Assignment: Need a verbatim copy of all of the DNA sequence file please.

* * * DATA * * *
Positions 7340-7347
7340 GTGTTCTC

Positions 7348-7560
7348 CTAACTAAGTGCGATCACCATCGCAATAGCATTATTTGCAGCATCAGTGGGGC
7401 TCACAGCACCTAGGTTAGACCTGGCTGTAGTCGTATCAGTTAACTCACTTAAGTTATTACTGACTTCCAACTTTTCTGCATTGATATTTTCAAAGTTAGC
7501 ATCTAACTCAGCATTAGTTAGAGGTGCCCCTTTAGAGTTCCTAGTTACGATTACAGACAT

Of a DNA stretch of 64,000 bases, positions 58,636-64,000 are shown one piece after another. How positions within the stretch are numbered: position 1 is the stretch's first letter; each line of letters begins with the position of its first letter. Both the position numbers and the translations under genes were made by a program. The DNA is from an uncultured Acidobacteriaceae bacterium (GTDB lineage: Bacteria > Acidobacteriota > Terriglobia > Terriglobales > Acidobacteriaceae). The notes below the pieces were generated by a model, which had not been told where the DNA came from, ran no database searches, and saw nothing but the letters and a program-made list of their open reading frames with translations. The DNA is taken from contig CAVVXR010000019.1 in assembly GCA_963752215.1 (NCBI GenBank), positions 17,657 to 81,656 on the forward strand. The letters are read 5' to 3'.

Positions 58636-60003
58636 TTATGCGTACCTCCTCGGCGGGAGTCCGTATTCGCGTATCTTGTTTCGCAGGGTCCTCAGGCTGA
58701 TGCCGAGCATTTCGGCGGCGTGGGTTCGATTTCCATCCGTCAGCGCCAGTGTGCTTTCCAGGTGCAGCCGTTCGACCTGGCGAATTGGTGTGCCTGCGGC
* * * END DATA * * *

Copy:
Positions 7340-7347
7340 GTGTTCTC

Positions 7348-7560
7348 CTAACTAAGTGCGATCACCATCGCAATAGCATTATTTGCAGCATCAGTGGGGC
7401 TCACAGCACCTAGGTTAGACCTGGCTGTAGTCGTATCAGTTAACTCACTTAAGTTATTACTGACTTCCAACTTTTCTGCATTGATATTTTCAAAGTTAGC
7501 ATCTAACTCAGCATTAGTTAGAGGTGCCCCTTTAGAGTTCCTAGTTACGATTACAGACAT

Of a DNA stretch of 64,000 bases, positions 58,636-64,000 are shown one piece after another. How positions within the stretch are numbered: position 1 is the stretch's first letter; each line of letters begins with the position of its first letter. Both the position numbers and the translations under genes were made by a program. The DNA is from an uncultured Acidobacteriaceae bacterium (GTDB lineage: Bacteria > Acidobacteriota > Terriglobia > Terriglobales > Acidobacteriaceae). The notes below the pieces were generated by a model, which had not been told where the DNA came from, ran no database searches, and saw nothing but the letters and a program-made list of their open reading frames with translations. The DNA is taken from contig CAVVXR010000019.1 in assembly GCA_963752215.1 (NCBI GenBank), positions 17,657 to 81,656 on the forward strand. The letters are read 5' to 3'.

Positions 58636-60003
58636 TTATGCGTACCTCCTCGGCGGGAGTCCGTATTCGCGTATCTTGTTTCGCAGGGTCCTCAGGCTGA
58701 TGCCGAGCATTTCGGCGGCGTGGGTTCGATTTCCATCCGTCAGCGCCAGTGTGCTTTCCAGGTGCAGCCGTTCGACCTGGCGAATTGGTGTGCCTGCGGC